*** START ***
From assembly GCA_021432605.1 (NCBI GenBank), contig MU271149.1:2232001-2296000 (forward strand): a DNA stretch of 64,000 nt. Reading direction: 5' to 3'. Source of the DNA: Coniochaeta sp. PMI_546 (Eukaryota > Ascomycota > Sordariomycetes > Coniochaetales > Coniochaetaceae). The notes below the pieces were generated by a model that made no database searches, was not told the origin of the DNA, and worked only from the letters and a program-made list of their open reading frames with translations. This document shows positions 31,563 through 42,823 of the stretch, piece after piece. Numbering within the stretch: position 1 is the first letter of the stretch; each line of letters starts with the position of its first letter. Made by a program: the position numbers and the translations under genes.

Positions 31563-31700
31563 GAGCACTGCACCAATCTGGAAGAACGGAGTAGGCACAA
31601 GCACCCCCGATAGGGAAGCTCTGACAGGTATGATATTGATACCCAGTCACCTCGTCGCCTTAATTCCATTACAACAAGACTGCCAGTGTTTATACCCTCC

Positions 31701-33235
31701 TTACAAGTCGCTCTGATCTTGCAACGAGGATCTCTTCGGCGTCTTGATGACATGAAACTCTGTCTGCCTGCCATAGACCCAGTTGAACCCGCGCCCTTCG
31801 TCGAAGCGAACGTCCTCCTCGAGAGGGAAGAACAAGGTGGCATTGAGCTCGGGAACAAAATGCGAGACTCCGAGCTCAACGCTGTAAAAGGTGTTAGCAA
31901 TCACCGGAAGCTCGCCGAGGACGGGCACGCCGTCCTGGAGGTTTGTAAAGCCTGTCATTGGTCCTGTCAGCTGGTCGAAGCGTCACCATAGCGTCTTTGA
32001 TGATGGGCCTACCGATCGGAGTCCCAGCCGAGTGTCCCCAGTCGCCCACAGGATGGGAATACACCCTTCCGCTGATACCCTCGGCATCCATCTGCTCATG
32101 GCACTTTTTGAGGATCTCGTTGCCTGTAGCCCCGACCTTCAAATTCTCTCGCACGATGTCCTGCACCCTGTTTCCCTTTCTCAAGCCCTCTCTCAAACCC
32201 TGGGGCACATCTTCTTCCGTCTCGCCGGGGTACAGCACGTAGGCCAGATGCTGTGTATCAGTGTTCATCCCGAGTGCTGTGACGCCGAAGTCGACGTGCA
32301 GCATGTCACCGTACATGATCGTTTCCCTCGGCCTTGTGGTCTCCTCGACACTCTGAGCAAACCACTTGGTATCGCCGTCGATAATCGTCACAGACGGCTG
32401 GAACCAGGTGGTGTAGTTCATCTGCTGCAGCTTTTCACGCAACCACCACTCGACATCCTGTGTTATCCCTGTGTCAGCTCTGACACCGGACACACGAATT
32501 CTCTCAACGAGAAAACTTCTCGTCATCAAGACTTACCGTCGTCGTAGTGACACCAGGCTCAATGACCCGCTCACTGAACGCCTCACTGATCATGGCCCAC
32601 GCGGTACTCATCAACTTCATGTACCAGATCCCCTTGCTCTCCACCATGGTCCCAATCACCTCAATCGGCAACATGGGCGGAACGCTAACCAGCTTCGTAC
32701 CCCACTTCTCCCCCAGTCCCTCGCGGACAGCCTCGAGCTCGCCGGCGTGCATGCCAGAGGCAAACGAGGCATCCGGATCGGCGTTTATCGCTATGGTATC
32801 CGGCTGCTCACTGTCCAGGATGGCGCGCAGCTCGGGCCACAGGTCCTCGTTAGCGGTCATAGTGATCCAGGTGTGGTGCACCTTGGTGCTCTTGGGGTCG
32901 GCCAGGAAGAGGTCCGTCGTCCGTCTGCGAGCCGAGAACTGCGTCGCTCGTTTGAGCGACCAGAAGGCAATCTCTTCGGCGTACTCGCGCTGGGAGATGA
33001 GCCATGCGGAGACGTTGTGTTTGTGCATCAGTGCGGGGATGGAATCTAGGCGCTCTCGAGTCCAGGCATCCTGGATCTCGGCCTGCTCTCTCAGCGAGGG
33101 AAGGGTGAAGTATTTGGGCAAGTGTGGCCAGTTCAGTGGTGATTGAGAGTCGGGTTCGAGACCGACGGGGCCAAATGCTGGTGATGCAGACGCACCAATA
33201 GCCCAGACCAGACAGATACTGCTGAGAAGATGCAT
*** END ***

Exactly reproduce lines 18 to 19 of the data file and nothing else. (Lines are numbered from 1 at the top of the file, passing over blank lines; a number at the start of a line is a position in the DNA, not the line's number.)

32901 GCCAGGAAGAGGTCCGTCGTCCGTCTGCGAGCCGAGAACTGCGTCGCTCGTTTGAGCGACCAGAAGGCAATCTCTTCGGCGTACTCGCGCTGGGAGATGA
33001 GCCATGCGGAGACGTTGTGTTTGTGCATCAGTGCGGGGATGGAATCTAGGCGCTCTCGAGTCCAGGCATCCTGGATCTCGGCCTGCTCTCTCAGCGAGGG